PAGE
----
The Last Flower

“As for the winter, when the freezing rains
confine the farmer, he may employ himself
in preparations for serener seasons.”
- Virgil’s First Georgic by Robert Fitzgerald

Every year I play like I’m a backyard farmer and plant my gardens.  Every year I complain that despite my efforts nothing happens the way I think it should.  And every year I learn valuable lessons not just about agriculture but life.

Intuitively I know gardening enhances our quality of life in numerous ways: providing fresh food, exercise and health benefits, and opportunities for life-long learning. A garden experience fosters ecological literacy and stewardship skills - enhancing an awareness of the link between plants and cycles of life.  

This is the spirit of Georgics which I relentlessly try (many times without avail) to embrace year after year.  Man’s struggle against the hostile natural world that can be overcome through hard work.  Taking the time alone, turning off the myriad of electronic devices, and listening to what nature has to say to us.  

The term "Georgics" suggests a connection to the Greek word (georgein) meaning “to farm" and comes from the second major work of the Latin poet Virgil.  Written to be poetic instruction for the proper care of one’s land, it speaks directly of the foundationalism of the earth and specifically the act of farming. This literary work describes the cycles of crops, the seasons, the weather — the birth, death and rebirth that mark the natural world. He provides us with a complex, realistic, and painful reminder of the reality of the human condition.

So, going back to my observations and gardens - what lesson have I learned?

When I look at some things, I do not always look at what they are but what they correlate to or sometimes what they may symbolize.  It is amazing - while getting my hands dirty - the analogy that is hidden in the simple cycle of a plant’s life.  I say these things as a parable of where we are and what may be to come.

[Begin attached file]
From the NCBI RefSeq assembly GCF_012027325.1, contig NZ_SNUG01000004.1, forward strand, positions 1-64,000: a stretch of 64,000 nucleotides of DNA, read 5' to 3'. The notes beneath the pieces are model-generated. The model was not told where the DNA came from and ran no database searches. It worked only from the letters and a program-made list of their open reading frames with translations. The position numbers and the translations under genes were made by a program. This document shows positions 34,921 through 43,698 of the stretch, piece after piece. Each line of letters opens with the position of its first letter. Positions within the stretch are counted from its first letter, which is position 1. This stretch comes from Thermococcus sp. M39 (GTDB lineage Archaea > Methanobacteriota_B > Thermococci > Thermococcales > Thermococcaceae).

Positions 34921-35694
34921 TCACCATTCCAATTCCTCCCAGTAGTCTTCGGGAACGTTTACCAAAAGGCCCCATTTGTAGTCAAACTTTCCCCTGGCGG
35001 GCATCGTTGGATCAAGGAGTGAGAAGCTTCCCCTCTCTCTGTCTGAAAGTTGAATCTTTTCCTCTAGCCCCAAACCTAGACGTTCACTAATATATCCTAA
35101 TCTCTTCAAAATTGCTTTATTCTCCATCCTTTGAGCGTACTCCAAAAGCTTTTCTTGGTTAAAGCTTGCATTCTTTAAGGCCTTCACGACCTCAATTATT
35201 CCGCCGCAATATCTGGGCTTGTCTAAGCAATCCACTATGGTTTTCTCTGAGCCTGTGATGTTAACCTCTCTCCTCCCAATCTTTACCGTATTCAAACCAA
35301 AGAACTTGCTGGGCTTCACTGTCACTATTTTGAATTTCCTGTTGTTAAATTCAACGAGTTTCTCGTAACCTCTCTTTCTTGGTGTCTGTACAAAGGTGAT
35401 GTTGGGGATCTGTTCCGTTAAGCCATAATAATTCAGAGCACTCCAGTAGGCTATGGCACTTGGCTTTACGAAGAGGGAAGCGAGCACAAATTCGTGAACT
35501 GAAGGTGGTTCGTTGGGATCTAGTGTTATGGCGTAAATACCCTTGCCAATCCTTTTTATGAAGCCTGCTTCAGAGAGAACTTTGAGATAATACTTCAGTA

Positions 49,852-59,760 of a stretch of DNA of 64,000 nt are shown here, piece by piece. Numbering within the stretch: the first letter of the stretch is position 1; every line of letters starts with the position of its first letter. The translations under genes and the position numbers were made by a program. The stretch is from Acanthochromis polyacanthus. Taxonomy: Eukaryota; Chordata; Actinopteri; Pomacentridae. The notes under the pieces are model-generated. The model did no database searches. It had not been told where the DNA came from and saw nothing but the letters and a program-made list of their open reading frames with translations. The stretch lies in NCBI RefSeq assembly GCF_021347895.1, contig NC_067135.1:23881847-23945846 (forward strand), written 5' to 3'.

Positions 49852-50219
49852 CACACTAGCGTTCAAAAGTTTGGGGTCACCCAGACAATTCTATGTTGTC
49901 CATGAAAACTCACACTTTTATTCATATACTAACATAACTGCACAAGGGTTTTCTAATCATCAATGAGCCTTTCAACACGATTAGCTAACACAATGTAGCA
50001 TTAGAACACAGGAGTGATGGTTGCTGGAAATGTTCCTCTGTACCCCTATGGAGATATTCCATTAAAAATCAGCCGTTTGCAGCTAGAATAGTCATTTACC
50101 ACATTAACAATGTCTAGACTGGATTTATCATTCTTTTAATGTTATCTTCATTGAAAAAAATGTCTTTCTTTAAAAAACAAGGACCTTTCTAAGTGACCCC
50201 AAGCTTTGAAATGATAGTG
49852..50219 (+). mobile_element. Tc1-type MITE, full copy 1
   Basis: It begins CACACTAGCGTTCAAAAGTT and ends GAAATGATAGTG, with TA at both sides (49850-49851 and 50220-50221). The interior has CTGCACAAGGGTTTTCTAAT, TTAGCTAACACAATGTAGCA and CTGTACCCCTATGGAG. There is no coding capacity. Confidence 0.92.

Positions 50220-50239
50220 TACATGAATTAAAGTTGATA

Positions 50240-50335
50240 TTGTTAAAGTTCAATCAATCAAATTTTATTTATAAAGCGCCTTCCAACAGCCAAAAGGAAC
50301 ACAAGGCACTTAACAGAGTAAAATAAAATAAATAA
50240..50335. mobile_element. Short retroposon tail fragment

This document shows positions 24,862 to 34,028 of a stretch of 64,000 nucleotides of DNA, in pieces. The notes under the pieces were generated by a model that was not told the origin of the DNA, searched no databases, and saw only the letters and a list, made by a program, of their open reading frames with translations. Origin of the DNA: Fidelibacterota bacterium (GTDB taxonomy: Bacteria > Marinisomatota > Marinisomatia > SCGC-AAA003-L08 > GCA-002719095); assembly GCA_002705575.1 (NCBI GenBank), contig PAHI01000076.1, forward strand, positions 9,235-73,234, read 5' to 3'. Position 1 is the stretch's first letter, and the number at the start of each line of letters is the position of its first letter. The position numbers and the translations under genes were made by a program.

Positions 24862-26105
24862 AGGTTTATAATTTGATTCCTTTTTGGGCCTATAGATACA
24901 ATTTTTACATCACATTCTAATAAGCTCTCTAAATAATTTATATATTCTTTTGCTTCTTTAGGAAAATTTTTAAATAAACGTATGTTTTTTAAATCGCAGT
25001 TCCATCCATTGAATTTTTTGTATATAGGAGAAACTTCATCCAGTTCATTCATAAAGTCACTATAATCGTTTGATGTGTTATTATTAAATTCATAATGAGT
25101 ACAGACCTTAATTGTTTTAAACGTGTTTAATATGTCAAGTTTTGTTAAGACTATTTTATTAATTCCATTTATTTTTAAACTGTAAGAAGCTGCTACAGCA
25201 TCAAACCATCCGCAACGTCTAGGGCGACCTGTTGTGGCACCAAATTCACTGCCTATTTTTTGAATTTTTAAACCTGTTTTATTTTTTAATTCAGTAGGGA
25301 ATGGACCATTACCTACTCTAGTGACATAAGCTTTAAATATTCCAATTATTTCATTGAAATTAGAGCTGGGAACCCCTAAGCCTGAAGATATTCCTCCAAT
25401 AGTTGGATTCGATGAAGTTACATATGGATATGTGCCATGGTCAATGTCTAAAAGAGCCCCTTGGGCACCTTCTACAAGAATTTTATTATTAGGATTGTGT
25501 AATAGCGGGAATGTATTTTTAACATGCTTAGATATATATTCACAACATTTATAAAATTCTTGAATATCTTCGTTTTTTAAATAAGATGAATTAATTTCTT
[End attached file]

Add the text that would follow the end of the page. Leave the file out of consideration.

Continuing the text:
Every year, in the first signs of spring a new cycle begins. The plant life cycle begins with a seed. With water, the right temperature and the right location, that seed grows. The seed will sprout and produce a tiny, immature plant called a seedling. Roots then push down into the ground to get water and minerals.  The stem reaches for the sun, and leaves begin to unfold. A bud appears. The plants then produce flower and the pollinated flower turns into food or seeds. The moment the flower produces a fruit that fruit begins to decay.  For trees the leaves begin to die and fall, for fruit the seeds are inside and they ripen until the day they drop. Flowers begin to fade, and even grass stops its growth for a season or more.

Just like the poet Virgil this shows the cycles of crops, the seasons, and the weather.  Most of all, it illuminates the birth, death, and - for some - the rebirth that mark the natural world.  Sadly it is not only a science lesson I see every year in my garden but also like the ancient Greek verse- a prophetic and painful reminder of the reality of the human condition. 

We learned the plant life cycle in grade school but when you pause and look at this cycle as a comparison to a much larger picture, you can see a nation that has lived the seasons and is now on the verge of decay.    

Every nation and culture begins with a new seed. It is provided the right elements and opportunity and it grows.  But every people are faced with the moment when they must confront their time for the leaves to fall or flowers to fades on the prosperity of future generations or cultures.  

I am writing on the brink of the first frost.  I have harvested the last of the good fruit from my gardens.  I have prepared them and myself for a hard season to come, and I look toward the new life that will come next year.  

I am writing on the brink of the first frost.  Our nation faces economic, civic, and geo-political crises that have the potential to shake the very core of our society.  The current system is in decay and we – as a nation – are facing our withering vines.  We have drifted far from the nation of people driven by intellect, sacrifice, and public virtue that characterized this country at the time of its founding.  We no longer understand – or even concern ourselves with – what it means to be a self-governing leader.  As individuals, we have lost our sense of deep obligation to our marriages, our families, our communities, and even to ourselves.

The one other thing that I have learned from my little time in my gardens is that I can contribute. Nurturing, and caring for plants and animals that then fulfill our physical and nutritional needs, helps completes the circle of life. I learned that I and you can help to care for and prepare the next culture. 

I cannot seem to alter or change the cycle of life but I can influence its success.  I am writing on the brink of the first frost.  I am writing this not as an agriculture or history lesson but rather a clarion call for the next culture.  It is my hope we listen together to lessons from life and man’s struggle against the hostile natural world.  Together, we may see the cycles and progression of cultures that we may not only understand where we are but prepare for what is to come.

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